Jason King, a lifelong Vikings fan from Woodbury Heights, New Jersey, purchased Rudolph’s gloves around 3 p.m. ET on Wednesday after he saw them being sold on eBay. King is a member of a “Minnesota Vikings Game Used/Issued Memorabilia Group” on Facebook and an avid collector of sports memorabilia. The 34-year-old verified the gloves’ authenticity by matching a thread hanging from the left middle finger to a photo taken by Getty Images of Rudolph spiking the ball after his touchdown.

King messaged the account to get more information about the gloves and was told the seller received them “directly” from Rudolph. Nowhere in their message exchange, or the product’s post, does the seller detail anything about the proceeds from the gloves being donated to charity.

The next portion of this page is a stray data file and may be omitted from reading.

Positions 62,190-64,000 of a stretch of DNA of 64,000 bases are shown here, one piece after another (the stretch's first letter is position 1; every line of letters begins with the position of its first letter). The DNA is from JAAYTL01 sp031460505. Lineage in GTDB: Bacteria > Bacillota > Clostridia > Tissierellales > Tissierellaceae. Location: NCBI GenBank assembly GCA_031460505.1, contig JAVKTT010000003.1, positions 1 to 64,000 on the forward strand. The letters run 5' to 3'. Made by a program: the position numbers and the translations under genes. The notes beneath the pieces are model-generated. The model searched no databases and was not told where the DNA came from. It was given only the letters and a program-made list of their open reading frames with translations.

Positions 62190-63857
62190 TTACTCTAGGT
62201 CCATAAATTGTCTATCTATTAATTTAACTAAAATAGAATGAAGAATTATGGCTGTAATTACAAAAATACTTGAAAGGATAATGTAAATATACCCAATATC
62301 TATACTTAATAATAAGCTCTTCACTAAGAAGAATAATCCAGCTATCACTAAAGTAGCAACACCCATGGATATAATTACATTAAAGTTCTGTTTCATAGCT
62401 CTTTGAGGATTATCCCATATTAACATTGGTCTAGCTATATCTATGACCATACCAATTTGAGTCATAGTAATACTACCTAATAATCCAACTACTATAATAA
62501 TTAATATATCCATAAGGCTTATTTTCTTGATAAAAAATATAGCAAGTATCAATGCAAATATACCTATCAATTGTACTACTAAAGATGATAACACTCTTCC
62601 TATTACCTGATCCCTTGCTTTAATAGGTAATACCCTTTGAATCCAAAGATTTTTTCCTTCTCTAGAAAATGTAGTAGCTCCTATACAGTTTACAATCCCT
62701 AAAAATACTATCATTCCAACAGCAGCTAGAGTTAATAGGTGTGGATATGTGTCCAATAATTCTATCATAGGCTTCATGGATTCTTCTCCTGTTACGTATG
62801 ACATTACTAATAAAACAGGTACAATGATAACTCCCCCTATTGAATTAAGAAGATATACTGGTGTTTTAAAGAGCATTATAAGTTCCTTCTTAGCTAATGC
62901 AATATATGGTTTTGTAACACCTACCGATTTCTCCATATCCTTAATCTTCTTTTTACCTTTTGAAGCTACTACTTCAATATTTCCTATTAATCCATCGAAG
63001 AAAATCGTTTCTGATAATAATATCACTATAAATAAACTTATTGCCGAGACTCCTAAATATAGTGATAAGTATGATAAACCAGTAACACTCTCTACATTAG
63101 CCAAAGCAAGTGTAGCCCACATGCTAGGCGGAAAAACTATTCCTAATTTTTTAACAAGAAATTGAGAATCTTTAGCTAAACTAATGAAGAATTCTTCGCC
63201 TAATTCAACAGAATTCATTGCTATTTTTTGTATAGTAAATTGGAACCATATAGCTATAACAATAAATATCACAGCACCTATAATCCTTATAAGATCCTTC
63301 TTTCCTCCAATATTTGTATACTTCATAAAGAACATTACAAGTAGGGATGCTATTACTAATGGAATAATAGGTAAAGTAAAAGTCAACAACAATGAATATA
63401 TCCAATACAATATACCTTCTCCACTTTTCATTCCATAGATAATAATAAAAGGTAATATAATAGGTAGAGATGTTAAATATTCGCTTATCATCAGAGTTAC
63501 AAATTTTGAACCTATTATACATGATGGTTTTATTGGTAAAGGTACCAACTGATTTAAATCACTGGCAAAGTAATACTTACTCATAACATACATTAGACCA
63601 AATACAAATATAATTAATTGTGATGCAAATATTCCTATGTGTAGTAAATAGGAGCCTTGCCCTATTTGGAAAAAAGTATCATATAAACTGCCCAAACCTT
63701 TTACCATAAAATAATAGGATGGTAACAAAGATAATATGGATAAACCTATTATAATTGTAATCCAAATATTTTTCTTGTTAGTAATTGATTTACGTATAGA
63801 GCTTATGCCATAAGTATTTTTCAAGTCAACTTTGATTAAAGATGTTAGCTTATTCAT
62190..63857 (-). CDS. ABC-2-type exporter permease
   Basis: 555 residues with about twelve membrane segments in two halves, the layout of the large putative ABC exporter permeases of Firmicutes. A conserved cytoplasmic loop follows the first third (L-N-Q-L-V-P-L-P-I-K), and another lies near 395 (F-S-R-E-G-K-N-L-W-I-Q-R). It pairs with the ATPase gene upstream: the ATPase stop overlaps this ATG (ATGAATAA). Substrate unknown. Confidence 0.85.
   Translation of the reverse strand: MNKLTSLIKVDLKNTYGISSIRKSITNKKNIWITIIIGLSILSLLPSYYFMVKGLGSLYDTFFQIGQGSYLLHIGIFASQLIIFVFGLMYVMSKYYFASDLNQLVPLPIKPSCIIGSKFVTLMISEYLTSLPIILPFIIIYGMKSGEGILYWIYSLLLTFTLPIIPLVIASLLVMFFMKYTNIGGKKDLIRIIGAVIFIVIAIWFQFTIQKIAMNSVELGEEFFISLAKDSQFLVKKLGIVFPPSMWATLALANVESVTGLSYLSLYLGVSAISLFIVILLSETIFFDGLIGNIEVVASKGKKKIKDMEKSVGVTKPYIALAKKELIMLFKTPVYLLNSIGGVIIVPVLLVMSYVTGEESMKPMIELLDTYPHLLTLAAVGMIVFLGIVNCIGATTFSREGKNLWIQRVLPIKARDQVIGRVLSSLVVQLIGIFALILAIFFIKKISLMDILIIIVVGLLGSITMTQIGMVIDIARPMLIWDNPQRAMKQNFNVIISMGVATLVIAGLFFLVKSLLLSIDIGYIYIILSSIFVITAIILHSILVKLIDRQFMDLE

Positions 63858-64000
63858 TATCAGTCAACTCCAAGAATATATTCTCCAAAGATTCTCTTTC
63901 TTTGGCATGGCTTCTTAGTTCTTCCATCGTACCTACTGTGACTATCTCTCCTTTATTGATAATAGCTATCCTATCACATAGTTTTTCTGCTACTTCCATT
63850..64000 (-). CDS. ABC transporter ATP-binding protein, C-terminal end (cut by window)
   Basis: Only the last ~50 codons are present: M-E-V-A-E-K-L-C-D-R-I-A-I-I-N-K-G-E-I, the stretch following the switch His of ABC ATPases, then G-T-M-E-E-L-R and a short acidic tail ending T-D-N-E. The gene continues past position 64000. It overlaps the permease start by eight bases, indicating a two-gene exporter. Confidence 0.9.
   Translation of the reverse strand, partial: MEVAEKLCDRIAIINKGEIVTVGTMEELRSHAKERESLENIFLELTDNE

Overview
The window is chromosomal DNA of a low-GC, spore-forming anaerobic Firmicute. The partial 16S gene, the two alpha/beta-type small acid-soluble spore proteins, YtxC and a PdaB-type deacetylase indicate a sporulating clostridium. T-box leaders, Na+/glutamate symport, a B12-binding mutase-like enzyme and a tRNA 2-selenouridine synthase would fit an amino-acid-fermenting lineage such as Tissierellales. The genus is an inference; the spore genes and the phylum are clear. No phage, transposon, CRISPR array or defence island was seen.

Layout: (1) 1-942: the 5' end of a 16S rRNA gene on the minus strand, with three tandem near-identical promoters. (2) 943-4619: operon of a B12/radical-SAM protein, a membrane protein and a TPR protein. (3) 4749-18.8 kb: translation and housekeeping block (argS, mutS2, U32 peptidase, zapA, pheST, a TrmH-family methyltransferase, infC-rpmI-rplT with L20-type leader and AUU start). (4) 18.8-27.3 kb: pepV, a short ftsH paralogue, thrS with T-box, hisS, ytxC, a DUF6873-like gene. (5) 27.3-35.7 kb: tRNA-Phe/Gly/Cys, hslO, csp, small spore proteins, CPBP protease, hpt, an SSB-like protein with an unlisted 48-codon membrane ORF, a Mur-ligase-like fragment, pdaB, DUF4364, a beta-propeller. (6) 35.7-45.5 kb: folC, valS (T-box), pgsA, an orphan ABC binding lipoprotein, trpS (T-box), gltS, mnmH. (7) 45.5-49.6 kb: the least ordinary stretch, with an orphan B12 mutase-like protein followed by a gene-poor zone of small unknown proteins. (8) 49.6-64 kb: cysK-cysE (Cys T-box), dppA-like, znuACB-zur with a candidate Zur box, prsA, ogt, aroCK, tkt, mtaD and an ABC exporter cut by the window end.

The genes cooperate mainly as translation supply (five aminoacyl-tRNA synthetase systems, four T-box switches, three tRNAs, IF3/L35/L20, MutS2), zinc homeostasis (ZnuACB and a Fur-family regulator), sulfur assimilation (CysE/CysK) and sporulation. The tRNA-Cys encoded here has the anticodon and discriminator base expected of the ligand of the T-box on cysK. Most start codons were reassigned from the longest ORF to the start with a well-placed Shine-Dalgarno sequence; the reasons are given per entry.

Rudolph’s gloves, which were listed on Wednesday, had a starting bid of $280 and a “buy it now” price of $375, which is the amount King paid.

Shortly after making his purchase, King began to see news of the scam circulating on Twitter. Upon seeing Rudolph’s post, King tweeted the tight end that he was the buyer of the gloves and would gladly donate them to charity.

Rudolph responded, directing King to the University of Minnesota Masonic Children’s Hospital, where he and his wife, Jordan, have done extensive charitable work throughout his nine-year career with the Vikings. Rudolph then said he would send King the gloves he plans to wear during the Vikings’ NFC divisional playoff matchup against the San Francisco 49ers.

King has yet to receive confirmation from the seller that the gloves are on the way to his home in New Jersey.